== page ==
Mentions: In this work, we explore the possibility of a formalized design process to balance the trade-off between standardization of logic operators and wiring efficiency in engineered microbial consortia. In this process [Fig. 1(A)], AND, OR and NOT gates are chosen as the basic logic units and are combined to express desired computing operation as simplest logic. The simplest logic is distributed into separated logic operating cells according to carefully established rules. Logic operators (logic operating cells) were constructed and tested independently, and then combined to create a complete logic circuit though fine-tuning circuiting interface. As proof of principle, an Escherichia coli consortium that performs XOR gate operation, the operation usually considered as difficult to implement in synthetic biology, was designed and implemented.

Bottom Line: Despite of all its benefits, however, there are still problems remaining for large-scaled multicellular gene circuits, for example, how to reliably design and distribute the circuits in microbial consortia with limited number of well-behaved genetic modules and wiring quorum-sensing molecules.The construction and characterization of logic operators is independent of "wiring" and provides predictive information for fine-tuning.This formalized design process provides guidance for the design of microbial consortia that perform distributed biological computation.

View Article: PubMed Central - PubMed

Affiliation: Peking University Team for the International Genetically Engineered Machine Competition (iGEM), Peking University, Beijing, China.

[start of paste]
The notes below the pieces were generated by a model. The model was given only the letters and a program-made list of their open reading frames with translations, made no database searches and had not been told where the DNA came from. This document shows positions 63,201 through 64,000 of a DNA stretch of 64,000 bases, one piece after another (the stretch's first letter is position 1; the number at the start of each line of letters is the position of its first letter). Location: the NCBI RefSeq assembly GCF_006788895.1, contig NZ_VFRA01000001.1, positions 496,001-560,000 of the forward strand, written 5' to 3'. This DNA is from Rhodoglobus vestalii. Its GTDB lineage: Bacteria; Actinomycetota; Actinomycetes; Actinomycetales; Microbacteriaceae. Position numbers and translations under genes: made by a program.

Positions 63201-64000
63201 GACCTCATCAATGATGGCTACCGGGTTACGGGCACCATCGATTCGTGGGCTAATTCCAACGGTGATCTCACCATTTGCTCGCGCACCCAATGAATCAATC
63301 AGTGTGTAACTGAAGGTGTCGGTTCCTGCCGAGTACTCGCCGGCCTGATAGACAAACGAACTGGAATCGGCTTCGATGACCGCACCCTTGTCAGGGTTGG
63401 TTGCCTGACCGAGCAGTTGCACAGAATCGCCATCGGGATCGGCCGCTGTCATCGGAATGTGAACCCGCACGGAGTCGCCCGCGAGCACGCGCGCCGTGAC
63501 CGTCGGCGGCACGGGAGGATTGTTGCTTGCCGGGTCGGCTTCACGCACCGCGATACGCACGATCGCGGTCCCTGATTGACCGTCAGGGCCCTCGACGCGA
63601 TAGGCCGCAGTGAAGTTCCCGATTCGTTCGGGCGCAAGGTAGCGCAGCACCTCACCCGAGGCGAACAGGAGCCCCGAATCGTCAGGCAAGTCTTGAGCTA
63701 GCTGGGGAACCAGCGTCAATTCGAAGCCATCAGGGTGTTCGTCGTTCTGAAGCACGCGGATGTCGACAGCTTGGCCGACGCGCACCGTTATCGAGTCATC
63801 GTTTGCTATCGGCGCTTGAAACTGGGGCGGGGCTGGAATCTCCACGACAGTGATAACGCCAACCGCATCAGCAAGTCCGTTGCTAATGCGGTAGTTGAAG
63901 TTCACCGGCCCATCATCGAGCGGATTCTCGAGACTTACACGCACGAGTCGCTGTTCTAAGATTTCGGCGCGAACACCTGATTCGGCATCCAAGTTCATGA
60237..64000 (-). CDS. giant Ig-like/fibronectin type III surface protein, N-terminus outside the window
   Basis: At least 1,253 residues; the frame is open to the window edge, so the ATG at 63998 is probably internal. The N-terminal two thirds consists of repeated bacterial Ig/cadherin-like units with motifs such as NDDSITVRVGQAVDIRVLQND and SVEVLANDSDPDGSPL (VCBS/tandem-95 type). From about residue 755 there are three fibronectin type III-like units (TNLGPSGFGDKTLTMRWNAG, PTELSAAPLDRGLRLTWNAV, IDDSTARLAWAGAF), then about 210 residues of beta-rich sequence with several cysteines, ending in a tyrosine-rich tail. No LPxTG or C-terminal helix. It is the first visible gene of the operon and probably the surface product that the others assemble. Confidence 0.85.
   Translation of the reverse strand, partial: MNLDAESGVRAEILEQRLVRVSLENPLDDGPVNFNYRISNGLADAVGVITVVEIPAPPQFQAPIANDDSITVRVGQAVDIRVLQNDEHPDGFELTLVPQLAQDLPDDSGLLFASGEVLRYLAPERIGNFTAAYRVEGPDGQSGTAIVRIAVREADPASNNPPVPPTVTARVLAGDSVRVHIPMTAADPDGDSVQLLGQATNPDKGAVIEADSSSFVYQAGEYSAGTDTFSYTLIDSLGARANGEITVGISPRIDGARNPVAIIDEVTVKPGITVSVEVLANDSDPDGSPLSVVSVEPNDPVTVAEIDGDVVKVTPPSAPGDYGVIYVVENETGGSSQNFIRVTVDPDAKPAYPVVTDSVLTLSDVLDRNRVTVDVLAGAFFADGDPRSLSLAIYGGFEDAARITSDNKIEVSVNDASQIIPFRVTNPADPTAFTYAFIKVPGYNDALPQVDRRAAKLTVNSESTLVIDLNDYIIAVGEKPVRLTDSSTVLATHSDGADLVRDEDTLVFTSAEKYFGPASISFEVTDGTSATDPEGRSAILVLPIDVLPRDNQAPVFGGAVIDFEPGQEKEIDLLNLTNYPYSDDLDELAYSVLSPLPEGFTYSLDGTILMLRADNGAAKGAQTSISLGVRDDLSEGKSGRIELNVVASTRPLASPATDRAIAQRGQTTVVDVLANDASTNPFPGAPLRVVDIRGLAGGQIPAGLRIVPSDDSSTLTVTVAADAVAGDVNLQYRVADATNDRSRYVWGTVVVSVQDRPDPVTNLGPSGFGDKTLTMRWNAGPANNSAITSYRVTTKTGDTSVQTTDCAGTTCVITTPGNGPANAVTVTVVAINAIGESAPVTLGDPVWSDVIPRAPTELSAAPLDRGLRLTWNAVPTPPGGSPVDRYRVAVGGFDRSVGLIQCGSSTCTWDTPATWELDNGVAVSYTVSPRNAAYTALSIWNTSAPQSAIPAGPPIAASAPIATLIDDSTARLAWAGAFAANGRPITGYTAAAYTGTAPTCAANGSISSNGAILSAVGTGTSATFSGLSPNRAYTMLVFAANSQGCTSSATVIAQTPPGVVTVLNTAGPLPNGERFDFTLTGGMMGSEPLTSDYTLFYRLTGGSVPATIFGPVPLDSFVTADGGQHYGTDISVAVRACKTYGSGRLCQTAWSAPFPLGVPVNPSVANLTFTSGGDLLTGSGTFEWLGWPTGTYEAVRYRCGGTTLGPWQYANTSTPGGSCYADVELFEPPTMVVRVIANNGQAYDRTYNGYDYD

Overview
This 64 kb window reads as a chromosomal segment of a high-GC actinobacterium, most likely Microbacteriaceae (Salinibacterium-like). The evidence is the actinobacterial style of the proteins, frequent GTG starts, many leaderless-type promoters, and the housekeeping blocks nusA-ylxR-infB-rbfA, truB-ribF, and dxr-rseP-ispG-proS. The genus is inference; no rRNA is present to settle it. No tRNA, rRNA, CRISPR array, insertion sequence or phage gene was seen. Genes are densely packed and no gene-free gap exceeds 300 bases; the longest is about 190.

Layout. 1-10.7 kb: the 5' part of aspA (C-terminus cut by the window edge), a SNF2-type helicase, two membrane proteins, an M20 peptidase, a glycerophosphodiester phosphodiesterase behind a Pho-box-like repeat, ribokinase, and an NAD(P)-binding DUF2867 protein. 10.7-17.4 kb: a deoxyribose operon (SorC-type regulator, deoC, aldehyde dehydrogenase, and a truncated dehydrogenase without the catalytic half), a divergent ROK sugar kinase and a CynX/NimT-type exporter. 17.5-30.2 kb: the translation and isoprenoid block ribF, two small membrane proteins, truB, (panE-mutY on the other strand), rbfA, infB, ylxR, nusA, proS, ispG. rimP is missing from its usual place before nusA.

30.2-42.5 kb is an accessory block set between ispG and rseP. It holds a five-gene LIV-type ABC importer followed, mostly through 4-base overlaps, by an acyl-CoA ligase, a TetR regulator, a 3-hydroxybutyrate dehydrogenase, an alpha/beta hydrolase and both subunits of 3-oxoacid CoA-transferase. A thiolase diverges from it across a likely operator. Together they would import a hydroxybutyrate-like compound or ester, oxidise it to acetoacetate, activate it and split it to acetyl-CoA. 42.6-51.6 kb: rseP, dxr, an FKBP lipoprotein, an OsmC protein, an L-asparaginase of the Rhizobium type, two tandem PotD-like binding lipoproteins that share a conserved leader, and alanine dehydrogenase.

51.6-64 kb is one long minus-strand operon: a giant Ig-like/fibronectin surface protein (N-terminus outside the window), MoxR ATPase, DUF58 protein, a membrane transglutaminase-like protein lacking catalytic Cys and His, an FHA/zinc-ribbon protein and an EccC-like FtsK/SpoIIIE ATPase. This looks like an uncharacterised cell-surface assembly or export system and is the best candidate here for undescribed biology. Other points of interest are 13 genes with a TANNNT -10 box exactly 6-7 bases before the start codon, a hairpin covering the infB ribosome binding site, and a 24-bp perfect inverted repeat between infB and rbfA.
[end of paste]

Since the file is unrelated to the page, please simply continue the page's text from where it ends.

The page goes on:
ABSTRACT
The concept of microbial consortia is of great attractiveness in synthetic biology. Despite of all its benefits, however, there are still problems remaining for large-scaled multicellular gene circuits, for example, how to reliably design and distribute the circuits in microbial consortia with limited number of well-behaved genetic modules and wiring quorum-sensing molecules. To manage such problem, here we propose a formalized design process: (i) determine the basic logic units (AND, OR and NOT gates) based on mathematical and biological considerations; (ii) establish rules to search and distribute simplest logic design; (iii) assemble assigned basic logic units in each logic operating cell; and (iv) fine-tune the circuiting interface between logic operators. We in silico analyzed gene circuits with inputs ranging from two to four, comparing our method with the pre-existing ones. Results showed that this formalized design process is more feasible concerning numbers of cells required. Furthermore, as a proof of principle, an Escherichia coli consortium that performs XOR function, a typical complex computing operation, was designed. The construction and characterization of logic operators is independent of "wiring" and provides predictive information for fine-tuning. This formalized design process provides guidance for the design of microbial consortia that perform distributed biological computation.

Show MeSH
Related in: MedlinePlus